Amir Khan wants no part of repeating a long layoff between fights, but the former world champion from Britain appreciates what it has done for his skills.
“It’s given me more power, strength and explosiveness than I’ve ever had before,” Khan said Tuesday at Hollywood’s Wild Card Boxing Club while discussing his July 14 junior-welterweight title fight against champion Danny Garcia (23-0, 14 knockouts) at Mandalay Bay in Las Vegas.
Khan (26-2, 18 KOs) was 10 days from a May 19 rematch against Lamont Peterson when a drug test for Peterson was declared positive for synthetic testosterone.
The fight was scrapped and Garcia stepped in for his first World Boxing Council title defense.
Khan trainer Freddie Roach immediately sent Khan home to England for more than two weeks after the Peterson drug test result, and when Roach was asked how a re-trained Khan will beat Garcia, he answered, “Too big, too strong, too fast.”
“Amir came back here fresh, and we brought in different sparring partners for him based on the change of opponent to Garcia,” Roach said. “And with Amir’s new strength coach, he’s hitting harder.”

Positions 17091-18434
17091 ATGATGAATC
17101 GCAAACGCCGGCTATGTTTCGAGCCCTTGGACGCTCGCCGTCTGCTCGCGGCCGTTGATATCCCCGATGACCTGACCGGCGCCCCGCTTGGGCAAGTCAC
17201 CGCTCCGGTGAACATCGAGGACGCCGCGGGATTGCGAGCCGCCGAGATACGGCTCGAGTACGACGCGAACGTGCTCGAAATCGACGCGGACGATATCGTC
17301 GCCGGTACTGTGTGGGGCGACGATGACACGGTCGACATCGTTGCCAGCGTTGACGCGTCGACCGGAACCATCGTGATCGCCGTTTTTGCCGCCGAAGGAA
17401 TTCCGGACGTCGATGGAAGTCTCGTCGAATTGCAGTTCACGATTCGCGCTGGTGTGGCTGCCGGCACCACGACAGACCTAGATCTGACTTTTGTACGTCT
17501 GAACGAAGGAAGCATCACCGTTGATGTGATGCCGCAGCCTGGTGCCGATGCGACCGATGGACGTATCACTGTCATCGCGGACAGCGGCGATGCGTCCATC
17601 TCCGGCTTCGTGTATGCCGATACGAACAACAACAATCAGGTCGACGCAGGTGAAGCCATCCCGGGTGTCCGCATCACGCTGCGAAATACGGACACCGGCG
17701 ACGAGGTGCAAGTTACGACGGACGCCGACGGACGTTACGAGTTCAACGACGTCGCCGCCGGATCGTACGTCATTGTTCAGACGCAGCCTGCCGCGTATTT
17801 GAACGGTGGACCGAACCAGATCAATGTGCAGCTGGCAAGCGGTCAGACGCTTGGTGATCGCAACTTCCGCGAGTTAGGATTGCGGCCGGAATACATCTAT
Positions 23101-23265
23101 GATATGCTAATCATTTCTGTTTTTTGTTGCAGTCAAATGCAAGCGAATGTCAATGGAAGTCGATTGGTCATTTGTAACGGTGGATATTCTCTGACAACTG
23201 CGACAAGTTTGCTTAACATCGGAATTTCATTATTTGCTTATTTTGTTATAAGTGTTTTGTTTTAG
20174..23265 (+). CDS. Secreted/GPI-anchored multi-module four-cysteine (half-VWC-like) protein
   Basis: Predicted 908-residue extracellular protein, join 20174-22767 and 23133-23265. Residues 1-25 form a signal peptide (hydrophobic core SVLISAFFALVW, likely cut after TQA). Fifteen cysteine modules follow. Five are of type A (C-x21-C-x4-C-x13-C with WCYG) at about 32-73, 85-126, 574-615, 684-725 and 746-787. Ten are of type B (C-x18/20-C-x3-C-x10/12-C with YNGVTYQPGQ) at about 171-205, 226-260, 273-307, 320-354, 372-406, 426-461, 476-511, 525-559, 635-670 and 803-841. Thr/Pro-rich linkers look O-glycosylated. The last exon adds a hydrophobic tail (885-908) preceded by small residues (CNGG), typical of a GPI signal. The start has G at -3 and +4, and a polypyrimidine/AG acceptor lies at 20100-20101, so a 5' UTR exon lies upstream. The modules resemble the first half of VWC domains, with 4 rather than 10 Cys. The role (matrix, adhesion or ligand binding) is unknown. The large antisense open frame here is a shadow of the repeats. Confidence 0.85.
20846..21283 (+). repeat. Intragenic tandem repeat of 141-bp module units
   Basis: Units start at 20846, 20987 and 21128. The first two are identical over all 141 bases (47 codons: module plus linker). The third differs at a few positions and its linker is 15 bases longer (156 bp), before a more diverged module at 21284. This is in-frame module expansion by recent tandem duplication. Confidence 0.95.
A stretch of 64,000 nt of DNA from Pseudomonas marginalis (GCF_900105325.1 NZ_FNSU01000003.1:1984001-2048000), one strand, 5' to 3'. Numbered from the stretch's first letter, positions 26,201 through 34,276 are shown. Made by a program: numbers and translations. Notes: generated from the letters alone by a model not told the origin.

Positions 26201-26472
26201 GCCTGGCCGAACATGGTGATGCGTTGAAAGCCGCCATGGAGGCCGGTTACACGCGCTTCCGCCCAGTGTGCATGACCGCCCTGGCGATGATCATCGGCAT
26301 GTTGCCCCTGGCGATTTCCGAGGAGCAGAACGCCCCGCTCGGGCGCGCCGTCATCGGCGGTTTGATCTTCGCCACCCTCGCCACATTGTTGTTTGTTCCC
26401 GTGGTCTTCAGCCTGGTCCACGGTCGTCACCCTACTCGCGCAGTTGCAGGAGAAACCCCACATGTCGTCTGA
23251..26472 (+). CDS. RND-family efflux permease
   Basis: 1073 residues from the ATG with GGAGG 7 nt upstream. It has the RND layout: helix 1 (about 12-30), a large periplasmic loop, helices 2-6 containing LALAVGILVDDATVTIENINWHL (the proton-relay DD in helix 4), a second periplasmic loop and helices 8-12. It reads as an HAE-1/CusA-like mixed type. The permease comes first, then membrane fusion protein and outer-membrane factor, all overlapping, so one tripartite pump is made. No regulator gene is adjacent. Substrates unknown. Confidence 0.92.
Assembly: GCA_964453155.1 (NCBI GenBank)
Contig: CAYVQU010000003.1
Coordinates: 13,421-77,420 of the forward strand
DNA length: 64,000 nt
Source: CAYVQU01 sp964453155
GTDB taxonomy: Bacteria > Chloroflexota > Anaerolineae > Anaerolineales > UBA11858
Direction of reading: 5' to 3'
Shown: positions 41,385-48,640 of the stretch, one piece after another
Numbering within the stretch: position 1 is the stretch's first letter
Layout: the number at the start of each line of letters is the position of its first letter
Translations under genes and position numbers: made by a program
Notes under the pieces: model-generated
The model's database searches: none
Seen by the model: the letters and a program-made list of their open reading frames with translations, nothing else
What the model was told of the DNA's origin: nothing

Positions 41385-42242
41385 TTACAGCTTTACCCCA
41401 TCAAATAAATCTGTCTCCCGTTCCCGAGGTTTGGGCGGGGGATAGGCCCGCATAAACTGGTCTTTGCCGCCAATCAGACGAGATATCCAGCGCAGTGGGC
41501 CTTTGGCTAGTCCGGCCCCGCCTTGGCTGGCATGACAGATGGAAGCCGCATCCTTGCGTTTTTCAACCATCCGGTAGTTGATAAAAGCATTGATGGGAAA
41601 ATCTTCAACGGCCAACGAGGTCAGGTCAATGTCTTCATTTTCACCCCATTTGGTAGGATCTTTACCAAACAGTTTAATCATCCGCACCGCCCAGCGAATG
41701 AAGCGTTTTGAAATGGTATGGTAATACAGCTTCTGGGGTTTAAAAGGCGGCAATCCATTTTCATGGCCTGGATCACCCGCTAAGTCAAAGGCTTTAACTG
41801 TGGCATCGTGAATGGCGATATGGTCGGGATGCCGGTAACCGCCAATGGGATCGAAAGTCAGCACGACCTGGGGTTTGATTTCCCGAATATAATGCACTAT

Khan promised Garcia “will be getting hit from every corner of the ring,” and “will suffer the wrath of Khan.”
You knew that Star Trek line would be coming someday.
A victory will leave Khan with a choice to remain at 140 pounds and either wait for Peterson or take on someone like Riverside’s Josesito Lopez, or move to 147 pounds and perhaps aim at Floyd Mayweather Jr.
Khan was non-committal.
His promoter, Oscar De La Hoya, praised Khan for avoiding the “exhaustion and boredom” De La Hoya said he deal with when a 1999 bout against Ike Quartey was postponed.
“Contrary to me, Amir Khan is always in great spirits, and he’s a true professional,” De La Hoya said. “I can tell you a layoff can hinder your performance, and I’ll tell you if that has happened to Amir Khan, he’s in for a long, hard night versus a hungry Danny Garcia.”